Tanning beds need increased regulations

Tanning beds are as popular as ever among college students despite the mounting evidence that they pose serious health risks. With apartments near USF advertising free access to indoor tanning, it’s likely that students are using tanning beds too often.

Recent evidence has’prompted the U.S. Food and Drug Administration (FDA) to call for more visible warnings on tanning beds. The FDA plans to hold a public hearing in March to discuss stricter regulations.

‘We don’t recommend using them at all, but we know people do use them so we want to make them as low-risk as possible,’ FDA ultraviolet radiation specialist Sharon Miller said to The Associated Press.

Increased regulation of’tanning beds is an obvious necessity. They expose people to the same UV rays that come from the sun – which are known to cause skin cancer’- yet the FDA lists tanning beds as ‘Class-I devices,’ a low-risk category that includes’Band-Aids and latex gloves.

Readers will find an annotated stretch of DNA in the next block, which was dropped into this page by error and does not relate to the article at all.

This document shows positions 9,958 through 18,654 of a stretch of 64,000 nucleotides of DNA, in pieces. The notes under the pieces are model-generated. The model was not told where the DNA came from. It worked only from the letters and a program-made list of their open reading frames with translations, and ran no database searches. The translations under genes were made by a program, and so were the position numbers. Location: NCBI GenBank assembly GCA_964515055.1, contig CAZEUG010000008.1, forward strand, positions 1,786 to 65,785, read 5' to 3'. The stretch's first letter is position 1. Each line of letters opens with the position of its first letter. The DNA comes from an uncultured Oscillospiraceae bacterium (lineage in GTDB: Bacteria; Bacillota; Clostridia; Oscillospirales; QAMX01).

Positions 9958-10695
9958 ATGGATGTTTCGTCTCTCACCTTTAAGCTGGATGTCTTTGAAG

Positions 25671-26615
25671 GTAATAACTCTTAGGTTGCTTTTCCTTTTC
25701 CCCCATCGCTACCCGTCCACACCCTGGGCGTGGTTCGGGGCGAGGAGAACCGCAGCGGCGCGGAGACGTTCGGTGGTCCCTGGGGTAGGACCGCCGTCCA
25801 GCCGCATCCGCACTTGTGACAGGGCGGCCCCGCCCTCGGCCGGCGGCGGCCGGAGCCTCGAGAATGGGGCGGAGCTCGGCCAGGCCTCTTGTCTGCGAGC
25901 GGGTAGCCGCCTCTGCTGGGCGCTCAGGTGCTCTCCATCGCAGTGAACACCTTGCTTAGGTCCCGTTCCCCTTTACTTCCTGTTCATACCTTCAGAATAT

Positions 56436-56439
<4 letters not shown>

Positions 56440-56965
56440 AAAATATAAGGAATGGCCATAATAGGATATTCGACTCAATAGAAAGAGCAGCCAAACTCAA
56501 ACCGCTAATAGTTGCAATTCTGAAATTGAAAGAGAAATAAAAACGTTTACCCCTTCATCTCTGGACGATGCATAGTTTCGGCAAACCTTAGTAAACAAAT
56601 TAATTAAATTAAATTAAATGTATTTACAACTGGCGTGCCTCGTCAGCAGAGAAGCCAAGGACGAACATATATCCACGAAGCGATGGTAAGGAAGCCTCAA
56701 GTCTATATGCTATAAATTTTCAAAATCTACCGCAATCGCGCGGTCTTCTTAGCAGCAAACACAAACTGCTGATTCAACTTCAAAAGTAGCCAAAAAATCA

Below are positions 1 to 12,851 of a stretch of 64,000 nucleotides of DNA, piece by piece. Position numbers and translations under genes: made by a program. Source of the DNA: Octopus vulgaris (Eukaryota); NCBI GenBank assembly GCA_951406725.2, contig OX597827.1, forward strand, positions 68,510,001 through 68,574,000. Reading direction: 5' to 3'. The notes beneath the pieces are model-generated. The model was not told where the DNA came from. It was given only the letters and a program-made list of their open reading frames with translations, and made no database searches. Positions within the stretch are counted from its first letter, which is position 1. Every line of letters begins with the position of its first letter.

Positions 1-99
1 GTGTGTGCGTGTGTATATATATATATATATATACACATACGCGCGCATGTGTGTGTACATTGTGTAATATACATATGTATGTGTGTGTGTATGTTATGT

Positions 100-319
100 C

It’s a common misconception that indoor tanning is safer than outdoor. The Indoor Tanning Association (ITA) denies there’s any new evidence to suggest the need for increased FDA regulation. The only risk is to people who overdo it, ITA President Dan Humiston said to the AP.

The FDA should follow the example of the cancer division of the World Health Organization (WHO), which last year listed tanning beds as definitive cancer causers. ‘Use of sunbeds before the age of 35 is associated with a 75 percent increase in the risk of melanoma,’ according to the WHO Web site.

The WHO recommends that tanning beds or sunlamps should only be used under’medical supervision and should be banned from use by people under 18 years old.

Young people are most at risk for skin cancer and most likely to use tanning beds. According to the American Academy of Dermatology (AAD), 70 percent of indoor tanners are females between the ages of 16 and 29.

There are 132,000 cases of melanoma, the deadliest form of skin cancer, and over 2 million cases of other skin’cancer worldwide each year, and it accounts for one in every three cancers diagnosed,’according to the WHO.

Just one session in a tanning bed significantly increases one’s chance of developing cancer, according to the AAD.

The FDA needs to heavily regulate the indoor tanning industry. Since it poses such serious health risks, use of’sunbeds should be controlled if not banned.